In medical X-ray imaging, more than 50% of the interactions in tissues are coherent and incoherent scattering. [5] In particular, the coherent (small-angle) X-ray scatter peaks at those energies at which X-ray breast imaging is performed. The name 'coherent scattering' is given to those interactions in which radiation undergoes a change in direction without a change in wavelength. For this reason, the term 'unmodified scattering' is sometimes used. There are two types of coherent scattering: Thomson scattering and Rayleigh scattering. In Thomson scattering, a single electron is involved in the interaction. Rayleigh scattering results from a cooperative interaction with all the electrons of an atom. Both types of coherent scattering may be described in terms of a wave-particle interaction and are therefore sometimes called 'classical scattering.' Low-energy radiation encounters the electrons of an atom and sets them into vibration at the frequency of the radiation. A vibrating electron, because it is a charged particle, emits radiation. The process may be envisioned as the absorption of radiation, vibration of the atom and emission of radiation as the atom returns to its undisturbed state. This is the only type of interaction between X-rays and matter that does not cause ionization. Small-angle X-ray scattering (SAXS) is an X-ray diffraction-based technique where a narrow collimated beam of X-rays is focused onto a sample and the scattered X-rays recorded by a detector. The pattern of the scattered X-rays carries information on the molecular structure of the material. The momentum transferred (Q) to the photon causing it to be deflected through an angle θ is defined as

Q = (sinθ/2)/'λ                    (1)

where λ is the wavelength.

Kosanetzky et al. [6] using SAXS presented diffraction patterns for some plastics and several biological samples. Their measurements showed that fat and bone have scattering profiles that are considerably different from water, liver and muscle. This technique was applied to bone by Speller et al. [7] and Royle et al. [8],[9] Kidane et al. [1] and Changizi et al. [10] using SAXS made differentiation between cancerous and normal breast tissues. Hussein et al.'s [11] examinations showed that the SAXS method was able to identify the changes in bone density.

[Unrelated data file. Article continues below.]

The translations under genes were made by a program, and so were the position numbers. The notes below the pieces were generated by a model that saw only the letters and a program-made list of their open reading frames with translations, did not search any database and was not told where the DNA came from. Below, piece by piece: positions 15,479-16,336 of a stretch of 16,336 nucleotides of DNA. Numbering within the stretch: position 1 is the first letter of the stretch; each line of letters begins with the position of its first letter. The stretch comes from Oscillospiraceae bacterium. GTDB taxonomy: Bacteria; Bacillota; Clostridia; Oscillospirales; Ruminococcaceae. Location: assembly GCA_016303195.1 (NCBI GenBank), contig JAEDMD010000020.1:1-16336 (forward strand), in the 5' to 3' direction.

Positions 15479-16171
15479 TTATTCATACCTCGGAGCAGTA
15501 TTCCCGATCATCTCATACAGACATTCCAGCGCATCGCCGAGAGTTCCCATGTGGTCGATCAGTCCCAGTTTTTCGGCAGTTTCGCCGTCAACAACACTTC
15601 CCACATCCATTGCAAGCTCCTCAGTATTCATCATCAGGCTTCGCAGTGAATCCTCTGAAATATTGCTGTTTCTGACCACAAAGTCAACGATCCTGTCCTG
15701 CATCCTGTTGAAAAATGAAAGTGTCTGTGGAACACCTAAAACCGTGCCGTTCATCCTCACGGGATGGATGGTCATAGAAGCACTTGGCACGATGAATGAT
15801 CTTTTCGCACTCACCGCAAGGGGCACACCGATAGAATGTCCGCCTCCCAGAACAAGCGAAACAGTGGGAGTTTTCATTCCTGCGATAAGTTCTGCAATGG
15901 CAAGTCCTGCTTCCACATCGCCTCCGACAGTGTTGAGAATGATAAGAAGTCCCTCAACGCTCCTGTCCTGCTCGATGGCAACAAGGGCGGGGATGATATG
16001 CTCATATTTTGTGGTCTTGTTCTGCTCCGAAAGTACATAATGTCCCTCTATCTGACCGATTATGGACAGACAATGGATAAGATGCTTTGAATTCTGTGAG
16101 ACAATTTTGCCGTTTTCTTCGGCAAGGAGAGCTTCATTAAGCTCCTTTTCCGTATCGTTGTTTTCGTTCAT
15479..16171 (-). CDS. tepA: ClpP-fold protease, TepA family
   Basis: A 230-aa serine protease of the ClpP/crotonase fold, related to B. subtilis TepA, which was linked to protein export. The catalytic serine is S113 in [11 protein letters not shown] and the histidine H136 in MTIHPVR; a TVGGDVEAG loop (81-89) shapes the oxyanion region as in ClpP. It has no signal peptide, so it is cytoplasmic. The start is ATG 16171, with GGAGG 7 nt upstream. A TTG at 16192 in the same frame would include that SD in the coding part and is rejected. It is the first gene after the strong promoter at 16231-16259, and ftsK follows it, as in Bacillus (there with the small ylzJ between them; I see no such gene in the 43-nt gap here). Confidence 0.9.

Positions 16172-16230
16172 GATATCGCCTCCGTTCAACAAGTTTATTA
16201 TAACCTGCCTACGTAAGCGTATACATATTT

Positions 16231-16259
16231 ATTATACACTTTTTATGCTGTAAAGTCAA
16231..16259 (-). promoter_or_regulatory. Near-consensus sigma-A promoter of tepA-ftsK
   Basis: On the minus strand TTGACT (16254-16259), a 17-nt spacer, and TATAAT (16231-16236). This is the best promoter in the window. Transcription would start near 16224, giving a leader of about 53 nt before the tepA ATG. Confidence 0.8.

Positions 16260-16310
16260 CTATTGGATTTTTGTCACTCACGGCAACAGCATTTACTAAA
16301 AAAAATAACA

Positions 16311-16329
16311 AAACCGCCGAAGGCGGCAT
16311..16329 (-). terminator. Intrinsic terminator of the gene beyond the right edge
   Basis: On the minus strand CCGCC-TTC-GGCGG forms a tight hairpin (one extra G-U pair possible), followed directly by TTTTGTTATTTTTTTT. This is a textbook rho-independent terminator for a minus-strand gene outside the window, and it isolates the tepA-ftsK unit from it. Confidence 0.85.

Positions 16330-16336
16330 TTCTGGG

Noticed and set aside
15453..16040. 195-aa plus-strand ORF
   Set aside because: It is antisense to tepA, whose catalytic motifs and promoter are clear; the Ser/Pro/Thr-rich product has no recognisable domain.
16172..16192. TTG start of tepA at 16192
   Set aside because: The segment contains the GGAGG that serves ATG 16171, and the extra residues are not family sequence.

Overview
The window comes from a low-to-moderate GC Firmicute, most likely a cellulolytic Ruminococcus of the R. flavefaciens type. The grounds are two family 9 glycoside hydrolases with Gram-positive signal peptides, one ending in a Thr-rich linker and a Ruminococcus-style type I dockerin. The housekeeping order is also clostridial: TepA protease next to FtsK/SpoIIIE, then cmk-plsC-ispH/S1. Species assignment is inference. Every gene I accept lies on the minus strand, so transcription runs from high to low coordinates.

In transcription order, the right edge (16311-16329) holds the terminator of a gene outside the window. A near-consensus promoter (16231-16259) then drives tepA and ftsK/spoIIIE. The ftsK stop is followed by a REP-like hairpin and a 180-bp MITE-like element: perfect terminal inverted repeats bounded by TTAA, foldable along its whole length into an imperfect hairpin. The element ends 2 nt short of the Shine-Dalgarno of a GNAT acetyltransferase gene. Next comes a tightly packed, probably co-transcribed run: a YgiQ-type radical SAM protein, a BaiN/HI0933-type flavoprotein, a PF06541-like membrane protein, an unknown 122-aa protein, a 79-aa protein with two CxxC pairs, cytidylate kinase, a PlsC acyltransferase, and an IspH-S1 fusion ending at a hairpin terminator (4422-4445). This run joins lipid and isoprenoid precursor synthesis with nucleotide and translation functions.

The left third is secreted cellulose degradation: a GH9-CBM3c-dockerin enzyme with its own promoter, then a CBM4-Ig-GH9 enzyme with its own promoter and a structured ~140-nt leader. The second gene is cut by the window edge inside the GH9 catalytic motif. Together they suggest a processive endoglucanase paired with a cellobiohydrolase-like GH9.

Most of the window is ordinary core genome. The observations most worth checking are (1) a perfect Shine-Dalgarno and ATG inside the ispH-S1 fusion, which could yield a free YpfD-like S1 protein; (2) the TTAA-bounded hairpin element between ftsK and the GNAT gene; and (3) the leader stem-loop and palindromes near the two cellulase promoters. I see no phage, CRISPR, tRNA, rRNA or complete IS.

In order to evaluate the possible application of the small-angle X-ray scattering as a diagnostic tool, we compared the results of coherent X-ray scattering measurements obtained from benign and malignant breast tissues.


   Materials and Methods Top


The diffraction patterns can be obtained either by using monoenergetic photons and scanning the various scattering angles (angular dispersive) or by using polyenergetic photons at a certain scattering angle (energy dispersive). In this project polyenergetic photons were used, and the scattering patterns were measured at a fixed scattering angle of 6. [Figure - 1] shows a schematic diagram of the small-angle X-ray scattering setup used in this study.

The tungsten target X-ray tube was operated at 10 mA and 55 kV. To obtain a pencil beam, two collimators made of lead with 50-mm length and 1-mm hole, acceptance angle approximately 1, were used. The source-to-sample distance was 150 mm, and sample-to-detector distance was 170 mm. All system components were mounted on an isolated optical table.

The detection system was a planar HpGe detector (model GEM Ortec EG and G) with energy resolution of 450 eV at 59.7 keV. In order to minimize the background radiation, several lead rings and lead bricks were placed around the detector. The output pulses were fed to a PC-based multichannel analyzer (92X Spectrum Master, EG and G Ortec). The analyzer was used to digitize the analog information contained in each pulse, to process and store the data in memory and finally to display the contents of the processed data in the form of counts against channel number. The channel number was converted into energy of the scattered photons by performing a calibration procedure using an isotope of known energy ( 241 Am). In order to obtain the scatter signatures, all the samples with 5-mm diameter and 5-mm height were positioned at the center of the scattering volume, defined by collimation geometry. During the scatter measurements, the sample was rotated at constant speed by a step motor to ensure that all parts of the tissue sample were exposed uniformly to the beam.